The Federal Reserve: With rare exceptions, all national banks, including insured and uninsured trust banks and other special purpose national banks, are required to be members of the Federal Reserve System. National banks become member banks by subscribing for the stock of the appropriate Federal Reserve Bank. Since Fintech Charters would be member banks, the statutes and regulations that apply to member banks also would apply to them.
Federal Deposit Insurance Corporation: A fintech company that proposes to accept deposits other than trust funds would be required to apply to, and receive approval from, the FDIC. Generally, a bank must be engaged in the business of receiving deposits other than trust funds for the FDIC to consider granting deposit insurance.
Consumer Financial Protection Bureau: A Fintech Charter that engages in an activity that is regulated under a federal consumer financial law, as defined by Dodd-Frank, may also be subject to oversight by the CFPB. A Fintech Charter that is an insured depository institution generally would be supervised and examined by either the CFPB or the OCC for purposes of all federal consumer financial laws based on its asset size. Only larger Fintech Charters would be directly supervised and examined by the CFPB.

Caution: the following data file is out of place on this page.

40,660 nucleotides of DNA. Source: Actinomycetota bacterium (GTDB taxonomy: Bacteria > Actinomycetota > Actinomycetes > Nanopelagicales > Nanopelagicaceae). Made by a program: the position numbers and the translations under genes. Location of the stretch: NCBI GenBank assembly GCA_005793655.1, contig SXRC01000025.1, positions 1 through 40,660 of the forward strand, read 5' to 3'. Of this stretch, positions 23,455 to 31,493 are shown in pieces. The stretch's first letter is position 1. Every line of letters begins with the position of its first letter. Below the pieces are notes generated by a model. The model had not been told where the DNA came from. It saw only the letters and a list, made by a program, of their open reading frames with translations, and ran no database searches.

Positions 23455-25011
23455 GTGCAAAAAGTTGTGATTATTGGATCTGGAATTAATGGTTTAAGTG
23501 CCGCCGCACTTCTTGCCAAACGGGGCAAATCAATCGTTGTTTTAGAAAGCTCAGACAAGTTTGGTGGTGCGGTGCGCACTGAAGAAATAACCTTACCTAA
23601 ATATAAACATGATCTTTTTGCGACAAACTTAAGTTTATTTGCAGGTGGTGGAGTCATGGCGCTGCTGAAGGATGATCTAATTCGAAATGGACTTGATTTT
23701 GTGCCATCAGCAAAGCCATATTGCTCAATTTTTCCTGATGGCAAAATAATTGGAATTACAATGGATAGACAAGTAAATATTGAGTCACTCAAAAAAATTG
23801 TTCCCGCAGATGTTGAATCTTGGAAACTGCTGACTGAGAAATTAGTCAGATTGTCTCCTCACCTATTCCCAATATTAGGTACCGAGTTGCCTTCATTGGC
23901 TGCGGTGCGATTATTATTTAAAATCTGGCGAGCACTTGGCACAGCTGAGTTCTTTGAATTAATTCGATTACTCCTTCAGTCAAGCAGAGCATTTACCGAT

All Fintech Companies seeking a national bank charter would have to undergo an extensive application process and, if approved, would be subject to the OCC's rigorous supervisory standards. A complete discussion of the application process is beyond the scope of this article, but highlights include:
A Business Plan in which the Fintech Company articulates why it seeks a national bank charter and provide significant detail about the proposed bank's activities.
Governance Structure commensurate with the risk and complexity of its proposed products, services, and activities.
Capital commensurate with the risk and complexity of the proposed activities (including on- and off-balance sheet activities).
Liquidity to enable the bank to readily and efficiently meet expected and unexpected cash flows and collateral needs at a reasonable cost, without adversely affecting either daily operations or the financial condition of the bank.